Print, Rocaille (rococo design), in Nouveaux morceaux pour des paravents (New concepts for screens), 1730s
This is a Print. It was designed by François Boucher and engraved by Claude-Augustin Duflos. It is dated 1730s and we acquired it in 1931. Its medium is etching, engraving on white paper. It is a part of the Drawings, Prints, and Graphic Design department.
This engraving, a screen design by great artist François Boucher, is iconic for its inclusion of the French word rocaille. In the eighteenth century, rocaille referred to the irregular rockwork that was used to embellish picturesque grottos and garden fountains but the word has since come to be synonymous with the Rococo as a style. The design exemplifies the fanciful profusion of flora and fauna characteristic of the period.Sinuous plant forms asymmetrically frame a fountain encrusted with shells. Below, two monkeys squabble beside a flowing pool of water. The entire composition evokes motion, tempting the viewer’s eye to travel continuously. There is the sensuous suggestion that one could hear the splashing of water and feel a breeze in the air. Boucher contributed four of the five screen designs published in the Nouveaux Morceaux pour des Paravents [New Concepts for Screens]. The engraver Claude-Augustin Duflos uses a masterful balance of expressive lines and hatched marks to achieve the scene’s tonal variation and sense of liveliness. Painted in bright polychrome, the design could be applied to a multi-paneled folding screen. Freestanding screens provided privacy and invited painted ornament, creating a perfect synthesis of fine and decorative arts.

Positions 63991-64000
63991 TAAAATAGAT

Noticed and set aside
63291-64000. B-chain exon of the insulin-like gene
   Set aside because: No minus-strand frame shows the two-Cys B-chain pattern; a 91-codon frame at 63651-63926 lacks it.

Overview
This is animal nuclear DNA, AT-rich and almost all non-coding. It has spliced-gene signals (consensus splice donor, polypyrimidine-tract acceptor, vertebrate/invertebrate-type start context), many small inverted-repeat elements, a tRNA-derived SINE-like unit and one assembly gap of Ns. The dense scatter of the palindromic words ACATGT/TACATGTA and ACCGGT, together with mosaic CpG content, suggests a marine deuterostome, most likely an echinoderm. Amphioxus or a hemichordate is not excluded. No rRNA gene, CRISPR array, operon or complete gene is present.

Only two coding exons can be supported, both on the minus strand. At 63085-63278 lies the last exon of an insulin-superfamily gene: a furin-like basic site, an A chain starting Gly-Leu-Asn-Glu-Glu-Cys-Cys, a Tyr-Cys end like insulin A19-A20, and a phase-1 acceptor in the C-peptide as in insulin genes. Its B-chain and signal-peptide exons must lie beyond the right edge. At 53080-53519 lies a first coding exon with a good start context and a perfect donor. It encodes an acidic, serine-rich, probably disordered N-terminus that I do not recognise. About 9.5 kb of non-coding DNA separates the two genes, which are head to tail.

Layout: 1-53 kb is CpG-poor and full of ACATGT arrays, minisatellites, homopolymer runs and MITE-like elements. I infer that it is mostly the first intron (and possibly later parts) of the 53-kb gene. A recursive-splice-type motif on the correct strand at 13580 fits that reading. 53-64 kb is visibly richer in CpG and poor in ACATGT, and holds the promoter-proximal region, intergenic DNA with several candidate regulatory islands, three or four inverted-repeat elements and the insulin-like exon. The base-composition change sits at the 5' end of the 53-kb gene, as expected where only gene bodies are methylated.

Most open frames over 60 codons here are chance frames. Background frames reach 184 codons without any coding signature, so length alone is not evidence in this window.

Its dimensions are
49.4 x 24.8 cm (19 7/16 x 9 3/4 in.) Frame: 60.3 x 44.8 x 2.5 cm (23 3/4 x 17 5/8 x 1 in.) Mat: 55.9 x 40.6 cm (22 x 16 in.)
It is inscribed
Inscribed on plate, lower left: F. Boucher inv.; lower center: ROCAILLE; lower right: Cl. Duflos sculp.
Cite this object as
Print, Rocaille (rococo design), in Nouveaux morceaux pour des paravents (New concepts for screens), 1730s. Etching, engraving on white paper. Gift of Eleanor and Sarah Hewitt. 1931-94-11.